Saturday, February 20, 2010

Marc-André Hamelin in Recital

Forbes Magazine recently included Kansas City on its list of miserable cities, an exercise in coastal/warm climate elitism frankly. One of their big reasons?... we have two lousy sports teams.

Give me a break.

Hardly miserable is the classical music scene for a city this size. What other "miserable" location had a choice of seeing Marc-André Hamelin in recital or Emmanuel Pahud in concert with the KC Symphony playing the world premiere of a flute concerto written for him by Italian composer Luca Lombardi?

Miserable indeed, as one could only be at one place at a time. I chose the Hamelin on Friday, as luckily the Symphony will repeat the performance on Saturday.

As discussed on the CLassical Music Guide forum a while back, Hamelin is considered by many to be among the best pianists currently performing. His consummate skill, musicality and daring repertoire earn him highest praise. He is a "cool" performer as well, not prone to display and distracting gestures. But he is far from just a cerebral technician; as he demonstrated last night, he can infuse the simplest melody or phrase with grace and glowing beauty.

The program certainly was designed to display Hamelin's formidable talents in a variety of styles: the sublime Haydn Variations in F minor, Mozart Sonata in a, K 310, Liszt "Venezia e Napoli", Fauré "Nocturne # 6 op 63 and the reason for my attendance, Alkan "Symphonie" for solo piano, #s 4-7 of the 12 Etudes op 39.

From beginning to end, the recital was virtually flawless. The Haydn "Variations" (sometimes listed as a sonata) H 17, # 6 received an appropriately romantic performance yet with all the classical clarity intact. The coda was a masterpiece of rhapsodic emotions, the resigned, quiet ending bringing this jewel to a breathtaking ending.

The Mozart Sonata in A minor also received a reading from Hamelin that mined its emotional depths, using its linear motion and minor key to reveal the stormy drama of this sonata, so different in mood from his earlier works.

The Liszt pieces found Hamelin in his element, indeed he only recently added the Mozart to his repertoire, according to an interview published in the local paper. Indeed "Gondoliera" was nothing less than sublime tone painting, the many trills, tremolos and chromatic runs not for show but to literally paint a Venetian scene. A friend who attended the concert and is a frequent visitor to Venice told me he could not help but feel he was on a canal in the Venetian mist. The Canzone and Tarantella sang and danced, as their respective titles would indicate. The torrent of notes never seemed to be just for show in Hamelin's hands, only to communicate a scene.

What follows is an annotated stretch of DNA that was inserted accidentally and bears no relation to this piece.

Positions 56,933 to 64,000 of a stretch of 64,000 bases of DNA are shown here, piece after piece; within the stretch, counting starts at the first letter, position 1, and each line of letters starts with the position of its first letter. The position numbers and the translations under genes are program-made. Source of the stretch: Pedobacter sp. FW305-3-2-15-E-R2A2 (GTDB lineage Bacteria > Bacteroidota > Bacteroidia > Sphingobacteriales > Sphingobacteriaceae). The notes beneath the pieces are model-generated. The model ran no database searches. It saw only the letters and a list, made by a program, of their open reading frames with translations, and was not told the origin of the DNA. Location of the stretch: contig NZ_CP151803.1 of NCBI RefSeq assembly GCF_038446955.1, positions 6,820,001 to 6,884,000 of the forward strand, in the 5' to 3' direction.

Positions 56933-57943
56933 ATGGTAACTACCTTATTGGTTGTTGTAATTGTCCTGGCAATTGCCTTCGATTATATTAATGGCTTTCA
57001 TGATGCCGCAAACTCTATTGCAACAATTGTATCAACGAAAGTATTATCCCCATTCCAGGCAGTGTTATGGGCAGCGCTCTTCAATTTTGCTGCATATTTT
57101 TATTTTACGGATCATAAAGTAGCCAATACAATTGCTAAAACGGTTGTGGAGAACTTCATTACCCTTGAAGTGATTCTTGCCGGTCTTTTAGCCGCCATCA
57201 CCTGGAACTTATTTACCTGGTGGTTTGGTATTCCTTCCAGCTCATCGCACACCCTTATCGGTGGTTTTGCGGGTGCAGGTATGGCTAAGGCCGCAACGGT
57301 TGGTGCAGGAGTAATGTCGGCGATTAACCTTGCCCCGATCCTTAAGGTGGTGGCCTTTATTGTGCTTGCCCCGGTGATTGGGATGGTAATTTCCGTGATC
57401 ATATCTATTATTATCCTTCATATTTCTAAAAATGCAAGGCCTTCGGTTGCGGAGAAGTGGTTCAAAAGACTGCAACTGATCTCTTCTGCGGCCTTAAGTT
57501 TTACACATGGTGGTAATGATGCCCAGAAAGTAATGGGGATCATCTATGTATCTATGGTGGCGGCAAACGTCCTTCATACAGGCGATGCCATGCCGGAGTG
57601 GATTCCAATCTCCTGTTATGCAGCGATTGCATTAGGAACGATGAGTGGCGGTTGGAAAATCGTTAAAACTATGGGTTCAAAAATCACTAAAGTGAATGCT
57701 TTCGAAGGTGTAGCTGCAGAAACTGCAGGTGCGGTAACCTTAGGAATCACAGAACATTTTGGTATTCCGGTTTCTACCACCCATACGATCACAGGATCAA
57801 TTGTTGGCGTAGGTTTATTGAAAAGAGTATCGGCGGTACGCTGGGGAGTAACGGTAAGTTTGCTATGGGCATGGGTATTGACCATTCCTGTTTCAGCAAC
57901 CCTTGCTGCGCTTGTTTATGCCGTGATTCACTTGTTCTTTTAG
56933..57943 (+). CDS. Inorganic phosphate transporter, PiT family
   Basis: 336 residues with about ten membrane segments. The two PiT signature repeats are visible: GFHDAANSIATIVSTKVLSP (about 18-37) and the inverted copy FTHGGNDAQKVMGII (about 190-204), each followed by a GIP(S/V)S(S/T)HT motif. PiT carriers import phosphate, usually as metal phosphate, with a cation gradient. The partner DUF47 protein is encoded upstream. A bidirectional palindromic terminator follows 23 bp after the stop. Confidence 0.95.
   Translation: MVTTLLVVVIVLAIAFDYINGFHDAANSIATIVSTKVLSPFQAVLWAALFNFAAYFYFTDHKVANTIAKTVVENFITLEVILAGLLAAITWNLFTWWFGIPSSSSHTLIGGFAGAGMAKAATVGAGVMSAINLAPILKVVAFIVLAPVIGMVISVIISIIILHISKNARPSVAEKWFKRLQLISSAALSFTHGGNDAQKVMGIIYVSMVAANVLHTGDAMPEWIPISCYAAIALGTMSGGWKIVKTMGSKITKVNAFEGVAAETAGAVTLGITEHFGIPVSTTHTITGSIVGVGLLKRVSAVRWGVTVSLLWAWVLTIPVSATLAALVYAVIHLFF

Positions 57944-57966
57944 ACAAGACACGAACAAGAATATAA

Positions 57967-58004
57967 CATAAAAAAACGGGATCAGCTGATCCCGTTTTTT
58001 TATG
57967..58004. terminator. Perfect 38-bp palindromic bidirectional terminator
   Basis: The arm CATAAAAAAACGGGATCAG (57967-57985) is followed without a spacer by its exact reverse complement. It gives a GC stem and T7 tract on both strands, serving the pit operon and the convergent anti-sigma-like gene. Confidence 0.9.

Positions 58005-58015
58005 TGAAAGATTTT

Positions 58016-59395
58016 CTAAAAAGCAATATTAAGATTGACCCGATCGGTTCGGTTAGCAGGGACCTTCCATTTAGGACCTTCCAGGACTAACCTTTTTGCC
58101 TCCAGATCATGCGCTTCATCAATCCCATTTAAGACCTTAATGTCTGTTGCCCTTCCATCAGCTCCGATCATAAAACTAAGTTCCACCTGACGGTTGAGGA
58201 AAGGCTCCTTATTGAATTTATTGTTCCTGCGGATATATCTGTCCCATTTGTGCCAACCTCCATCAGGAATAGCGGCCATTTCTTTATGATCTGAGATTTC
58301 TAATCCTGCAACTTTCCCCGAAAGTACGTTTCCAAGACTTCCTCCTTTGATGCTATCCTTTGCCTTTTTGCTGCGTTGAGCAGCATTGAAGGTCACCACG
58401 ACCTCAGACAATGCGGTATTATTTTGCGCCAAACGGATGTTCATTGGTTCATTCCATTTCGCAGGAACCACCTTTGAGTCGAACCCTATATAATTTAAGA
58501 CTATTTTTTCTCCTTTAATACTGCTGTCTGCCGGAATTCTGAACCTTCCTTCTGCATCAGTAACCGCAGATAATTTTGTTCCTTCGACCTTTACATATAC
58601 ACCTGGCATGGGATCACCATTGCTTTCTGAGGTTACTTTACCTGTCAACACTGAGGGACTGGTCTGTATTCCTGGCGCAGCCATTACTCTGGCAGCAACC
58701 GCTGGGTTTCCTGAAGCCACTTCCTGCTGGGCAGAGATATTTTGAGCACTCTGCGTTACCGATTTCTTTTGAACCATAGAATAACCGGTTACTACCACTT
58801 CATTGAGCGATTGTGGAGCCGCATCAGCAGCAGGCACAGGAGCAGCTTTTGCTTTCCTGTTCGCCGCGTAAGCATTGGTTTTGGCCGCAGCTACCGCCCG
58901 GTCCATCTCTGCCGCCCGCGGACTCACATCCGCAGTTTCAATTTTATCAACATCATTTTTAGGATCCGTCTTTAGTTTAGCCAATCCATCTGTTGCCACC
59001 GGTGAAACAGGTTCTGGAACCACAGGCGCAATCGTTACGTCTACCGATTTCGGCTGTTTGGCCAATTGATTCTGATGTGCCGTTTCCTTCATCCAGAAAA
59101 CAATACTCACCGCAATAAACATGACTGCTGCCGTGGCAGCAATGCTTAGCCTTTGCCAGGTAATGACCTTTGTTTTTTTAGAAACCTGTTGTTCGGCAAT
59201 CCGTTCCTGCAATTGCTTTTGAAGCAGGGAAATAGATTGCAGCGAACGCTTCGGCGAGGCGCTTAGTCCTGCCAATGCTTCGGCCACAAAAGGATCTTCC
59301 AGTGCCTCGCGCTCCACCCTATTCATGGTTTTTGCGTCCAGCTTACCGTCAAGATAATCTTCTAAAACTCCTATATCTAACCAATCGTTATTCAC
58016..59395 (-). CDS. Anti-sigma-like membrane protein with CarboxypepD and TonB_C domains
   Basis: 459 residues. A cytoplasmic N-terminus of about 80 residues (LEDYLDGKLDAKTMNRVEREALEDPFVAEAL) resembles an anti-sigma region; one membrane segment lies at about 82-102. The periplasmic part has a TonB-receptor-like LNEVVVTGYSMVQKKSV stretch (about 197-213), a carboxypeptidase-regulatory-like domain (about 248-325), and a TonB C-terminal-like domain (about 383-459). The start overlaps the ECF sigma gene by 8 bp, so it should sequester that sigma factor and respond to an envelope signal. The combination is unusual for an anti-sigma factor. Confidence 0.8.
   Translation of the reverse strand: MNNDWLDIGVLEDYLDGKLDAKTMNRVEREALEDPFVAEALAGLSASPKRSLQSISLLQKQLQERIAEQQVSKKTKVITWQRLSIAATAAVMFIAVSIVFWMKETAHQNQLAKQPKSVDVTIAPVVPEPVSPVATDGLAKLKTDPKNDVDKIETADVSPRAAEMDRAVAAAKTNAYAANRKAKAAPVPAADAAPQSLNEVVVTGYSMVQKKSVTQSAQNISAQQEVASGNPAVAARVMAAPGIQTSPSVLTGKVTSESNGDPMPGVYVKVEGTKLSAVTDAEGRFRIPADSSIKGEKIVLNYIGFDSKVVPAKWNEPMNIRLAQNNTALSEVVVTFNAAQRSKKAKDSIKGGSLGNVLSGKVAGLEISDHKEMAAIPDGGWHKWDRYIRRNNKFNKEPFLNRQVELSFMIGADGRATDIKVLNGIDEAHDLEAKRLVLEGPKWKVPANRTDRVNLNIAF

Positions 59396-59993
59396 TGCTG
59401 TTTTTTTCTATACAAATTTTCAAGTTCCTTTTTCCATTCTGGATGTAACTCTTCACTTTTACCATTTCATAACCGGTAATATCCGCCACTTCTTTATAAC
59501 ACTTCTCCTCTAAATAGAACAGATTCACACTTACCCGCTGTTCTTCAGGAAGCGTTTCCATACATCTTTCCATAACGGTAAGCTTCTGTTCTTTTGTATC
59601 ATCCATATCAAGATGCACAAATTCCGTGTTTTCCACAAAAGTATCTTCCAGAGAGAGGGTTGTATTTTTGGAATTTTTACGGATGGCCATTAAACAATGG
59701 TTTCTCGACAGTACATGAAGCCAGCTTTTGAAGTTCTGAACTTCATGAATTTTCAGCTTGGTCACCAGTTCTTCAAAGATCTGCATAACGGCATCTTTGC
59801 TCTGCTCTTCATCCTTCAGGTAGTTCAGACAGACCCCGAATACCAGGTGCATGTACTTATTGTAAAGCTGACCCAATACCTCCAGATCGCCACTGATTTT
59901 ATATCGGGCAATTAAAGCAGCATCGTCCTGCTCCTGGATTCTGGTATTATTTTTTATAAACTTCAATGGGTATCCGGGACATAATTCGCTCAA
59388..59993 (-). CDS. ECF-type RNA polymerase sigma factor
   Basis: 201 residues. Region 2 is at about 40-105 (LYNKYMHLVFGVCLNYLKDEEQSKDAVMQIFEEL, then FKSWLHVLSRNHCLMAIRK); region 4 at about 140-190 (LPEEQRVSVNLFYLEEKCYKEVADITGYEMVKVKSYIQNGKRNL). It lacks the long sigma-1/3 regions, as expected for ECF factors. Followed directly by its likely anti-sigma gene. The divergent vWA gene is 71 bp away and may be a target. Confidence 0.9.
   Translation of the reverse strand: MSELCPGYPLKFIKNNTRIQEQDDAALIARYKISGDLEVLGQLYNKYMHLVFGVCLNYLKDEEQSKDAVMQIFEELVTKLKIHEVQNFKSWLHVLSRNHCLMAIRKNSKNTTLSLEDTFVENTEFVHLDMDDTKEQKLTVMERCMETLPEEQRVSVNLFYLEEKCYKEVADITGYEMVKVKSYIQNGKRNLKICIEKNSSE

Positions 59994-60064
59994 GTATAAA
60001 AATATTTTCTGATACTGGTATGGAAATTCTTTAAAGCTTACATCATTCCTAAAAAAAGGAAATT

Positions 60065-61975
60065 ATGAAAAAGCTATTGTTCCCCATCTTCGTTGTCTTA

The Fauré was delightfully serene and dreamy without being coying and sweet. Hamelin relished bringing out the harmonic and rhythmic touches that foreshadowed Ravel and Debussy.

Alkan. What can I say. This music was made for a pianist like Hamelin. If perhaps a little less percussive and rhythmically incisive than the classic Raymond Lewenthal recording, Hamelin commanded the rapid changes from chords to octaves, the huge leaps, cascade of notes and pounding rhythms. But along the way, he highlighted the many Chopinesque and Mozartean passages, contrasting yet also integrating them perfectly with the Lisztian fireworks.

Absolutely brilliant. As an encore, Hamelin performed one of his own compositions, a jazz tinged, impressionistic "Little Prelude".

Who cares if Kansas City has lousy sports teams? With classical music opportunities like this at our fingertips I can escape the "misery" for a while.

Tonight, KC Symphony with the Lombardi Flute Concerto, Beethoven Symphony # 8 and Tchaikovsky "Francesca di Rimini".

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